Guo et al. stated that in China consumption per capita and population growth were the main factors for the increase in Hg emissions. However, for the time period from 2007 to 2012, there was a noticeable decrease in Hg emissions in some provinces as a result of improving the energy production efficiency with the exception of some developing provinces that still rely on coal-burning as an energy source [109]. A recent finding by Huang et al. for the time period from 2010 to 2019 confirmed that provinces and isolated regions like the Tibetan Plateau emit higher Hg levels and are at higher risk for Hg pollution impacts on health and the environment [135]. Illegal mining projects on the Bonsa River, Ghana, result in Hg level exceeding the EPA permissible limit and resulted in undrinkable water. This will impact the economy by limiting freshwater sources and increasing the cost of freshwater production [128]. In addition, this impacts the supply of safe fish species in Ghana. The impact of Hg pollution from mining projects on the economic value of fish species was observed. The levels of Hg in all fish species exceeded the WHO limit (0.5 mg/L). This will have a negative economic impact on fish as the main food source in this developing country [136].


Minamata Convention

In 2017, mercury is considered one of the ten main chemicals that is of concern to public health [137]. The United Nations (UN) introduced the Minamata Convention on Mercury in 2013. This convention was established to face the anthropogenic emissions of mercury. The convention takes into consideration the life cycle of mercury and waste management. The convention aims to regulate mercury compound emissions and the use of Hg in any form in the industry. The convention allowed the parties to design implementation plans within the regulation. The parties should report to the conference about Hg sources; anthropogenic emissions into the atmosphere, soil, and water; mercury amalgamation from artisanal and small-scale gold mining; and the use of Hg compound in the industry. Moreover, the convention addresses the importance of research, development, and monitoring of mercury emissions and biotic media including fish [19•, 120]. These are seven Sustainable Development Goals (SDGs) that can be linked to the Minamata Convention listed in Fig. 10 and the relation is listed in Table 8 [138].

Fig. 10
figure 10

The Sustainable Development Goals (SDGs) related to Minamata Convention [138]

Table 8 The Sustainable Development Goals (SDGs) related to Minamata Convention [138]

Regulations and Guidelines

The World Health Organization and the Food and Agriculture Organization (WHO/FAO) developed a research-based intake guideline for non-predatory and predatory fish [139] (Table 9). Those guidelines are based on the estimated intake of the contaminant per body weight over a lifetime without resulting in any risk to human health [140]. The guidelines also indicated the acceptable daily or weekly intakes [94]. The tolerable weekly intake (TWI) is the amount of contamination in a specific amount of food or water per unit of body weight, which a person can ingest weekly without having the risk to develop adverse health effects. Tolerable intake can also be used to address the daily intake (TDI) [8]. The provisional tolerable weekly intake (PTWI) expresses the maximum safe long-term exposure intake from the contaminant [141]. The PTWI was set at 1.6 µg/kg BW for methyl mercury. Exceeding the PTWI level is highly possible in nations where fish consumption and/or contamination levels is/are high. When pregnant women exceed the PTWI level, the Hg can influence the fetus's brain development [28].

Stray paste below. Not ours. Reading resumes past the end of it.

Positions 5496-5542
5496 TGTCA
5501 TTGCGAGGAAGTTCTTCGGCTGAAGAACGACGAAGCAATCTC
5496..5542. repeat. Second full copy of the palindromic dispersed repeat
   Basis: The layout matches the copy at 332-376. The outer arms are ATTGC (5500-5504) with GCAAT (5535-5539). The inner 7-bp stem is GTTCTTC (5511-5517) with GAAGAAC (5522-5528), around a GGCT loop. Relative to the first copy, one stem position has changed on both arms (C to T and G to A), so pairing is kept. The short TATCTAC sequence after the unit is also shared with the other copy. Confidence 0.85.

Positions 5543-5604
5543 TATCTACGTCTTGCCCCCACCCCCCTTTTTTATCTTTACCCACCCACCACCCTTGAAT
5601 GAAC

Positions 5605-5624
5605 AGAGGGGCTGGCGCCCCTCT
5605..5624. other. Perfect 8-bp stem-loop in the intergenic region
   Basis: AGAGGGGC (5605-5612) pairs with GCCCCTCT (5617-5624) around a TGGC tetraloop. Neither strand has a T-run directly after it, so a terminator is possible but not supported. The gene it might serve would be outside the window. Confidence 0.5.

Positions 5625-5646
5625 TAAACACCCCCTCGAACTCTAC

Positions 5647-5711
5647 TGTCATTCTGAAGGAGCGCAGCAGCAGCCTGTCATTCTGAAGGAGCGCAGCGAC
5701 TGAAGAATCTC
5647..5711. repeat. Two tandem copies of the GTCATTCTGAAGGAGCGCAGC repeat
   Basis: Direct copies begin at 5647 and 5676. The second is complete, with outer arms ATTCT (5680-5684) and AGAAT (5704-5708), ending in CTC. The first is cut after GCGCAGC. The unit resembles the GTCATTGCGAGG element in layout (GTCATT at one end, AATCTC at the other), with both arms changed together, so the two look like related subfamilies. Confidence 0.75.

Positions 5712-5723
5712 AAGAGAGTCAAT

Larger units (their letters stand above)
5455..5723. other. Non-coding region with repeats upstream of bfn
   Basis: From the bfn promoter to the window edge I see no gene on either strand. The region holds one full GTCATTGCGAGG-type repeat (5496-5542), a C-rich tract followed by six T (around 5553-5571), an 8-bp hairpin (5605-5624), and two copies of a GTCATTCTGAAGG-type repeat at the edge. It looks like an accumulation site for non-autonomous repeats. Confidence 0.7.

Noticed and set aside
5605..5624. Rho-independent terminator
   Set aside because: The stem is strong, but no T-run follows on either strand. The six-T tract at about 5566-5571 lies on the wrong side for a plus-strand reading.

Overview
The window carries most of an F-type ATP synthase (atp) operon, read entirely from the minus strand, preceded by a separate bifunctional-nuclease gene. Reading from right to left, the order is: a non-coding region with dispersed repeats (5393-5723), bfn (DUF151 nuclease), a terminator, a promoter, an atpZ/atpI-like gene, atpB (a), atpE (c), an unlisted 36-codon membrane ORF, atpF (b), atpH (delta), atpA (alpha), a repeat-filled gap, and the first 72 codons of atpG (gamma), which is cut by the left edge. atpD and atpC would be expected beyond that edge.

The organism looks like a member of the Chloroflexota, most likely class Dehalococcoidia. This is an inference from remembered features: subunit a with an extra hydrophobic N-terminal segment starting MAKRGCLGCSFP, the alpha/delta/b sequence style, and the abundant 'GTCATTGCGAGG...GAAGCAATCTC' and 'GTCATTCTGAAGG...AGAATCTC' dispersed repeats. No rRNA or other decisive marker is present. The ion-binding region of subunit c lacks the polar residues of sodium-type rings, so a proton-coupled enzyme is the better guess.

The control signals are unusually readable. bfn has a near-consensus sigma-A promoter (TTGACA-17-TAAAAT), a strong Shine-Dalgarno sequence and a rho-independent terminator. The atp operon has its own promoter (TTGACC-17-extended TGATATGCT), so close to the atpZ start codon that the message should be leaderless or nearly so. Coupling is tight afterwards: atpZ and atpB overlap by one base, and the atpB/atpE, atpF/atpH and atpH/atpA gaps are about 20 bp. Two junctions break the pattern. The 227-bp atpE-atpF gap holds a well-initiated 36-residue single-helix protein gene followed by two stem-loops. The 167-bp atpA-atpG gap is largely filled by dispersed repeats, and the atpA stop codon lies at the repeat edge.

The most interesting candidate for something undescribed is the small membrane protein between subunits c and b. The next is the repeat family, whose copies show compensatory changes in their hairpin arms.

$$\mathrm{PTWI}=\frac{mean\;Hg\left({\displaystyle\frac{mg}{kg}}wet\;weight\right)\times weekly\;fish\;consumption\;(mg)}{body\;weight\;(kg)}$$
Table 9 MeHg guideline levels (GLs) in fish

The Environmental Health Criteria 101 Methylmercury estimated the intake for a different form of Hg in the general population. MeHg was 2.41 µg/day with 2.4 µg/day from fish. The inorganic Hg intake from fish was only 0.6 µg/day and 0 µg/day for elemental [143]. The WHO guideline for the maximum inorganic Hg in drinking water is 6 µg/L [8] and the EPA maximum contaminant level (MCL) is 2 µg/L [144]. The EU maximum limit for total Hg in the surface water is 70 ng/L [145].

Conclusion and Future Recommendations

The global risk from the anthropogenic atmospheric Hg emissions and wastewater discharge is still a major issue regardless of the mitigation measures and guidelines. This is a result of the resilience and accumulation ability of Hg. In the atmosphere, the gaseous elemental mercury (GEM) has a long lifetime in the atmosphere, which has risks of spreading the pollution to different regions and causing a global issue. Even though the soil is a natural sink for Hg, it naturally exists in the earth’s crust. Hg in the soil can be accumulated as inorganic and organic Hg, re-emit to the atmosphere, or leach to groundwater. Water is another major sink for atmospheric Hg, but the main issue is the accumulation of Hg as MeHg in marine species. Fish is the main food product that has a high Hg concentration because of bioaccumulation and biomagnification. The risk of consuming highly contaminated fish cannot be overlooked since Hg is a neurotoxin. The use of the DPSIR framework made it possible to draw a scenario of the Hg cycle from emission to health risks. It was found that rapid economic and population growth could play a significant part in the mitigation process by following the Minamata convention regulations and guidelines. However, developed nations will continue to emit high He levels and will be exposed to a higher level of Hg in fish. The future perspective should focus on linking Hg pollution sources to Hg level in fish and the human body to be able to assess the real hazard risks. In addition, the impact on and emissions from developed nations or regions should be taken into consideration since they can reverse the global mitigation efforts. Most studies investigate Hg in the earth’s sphere without linking the impact directly on human health from seafood consumption.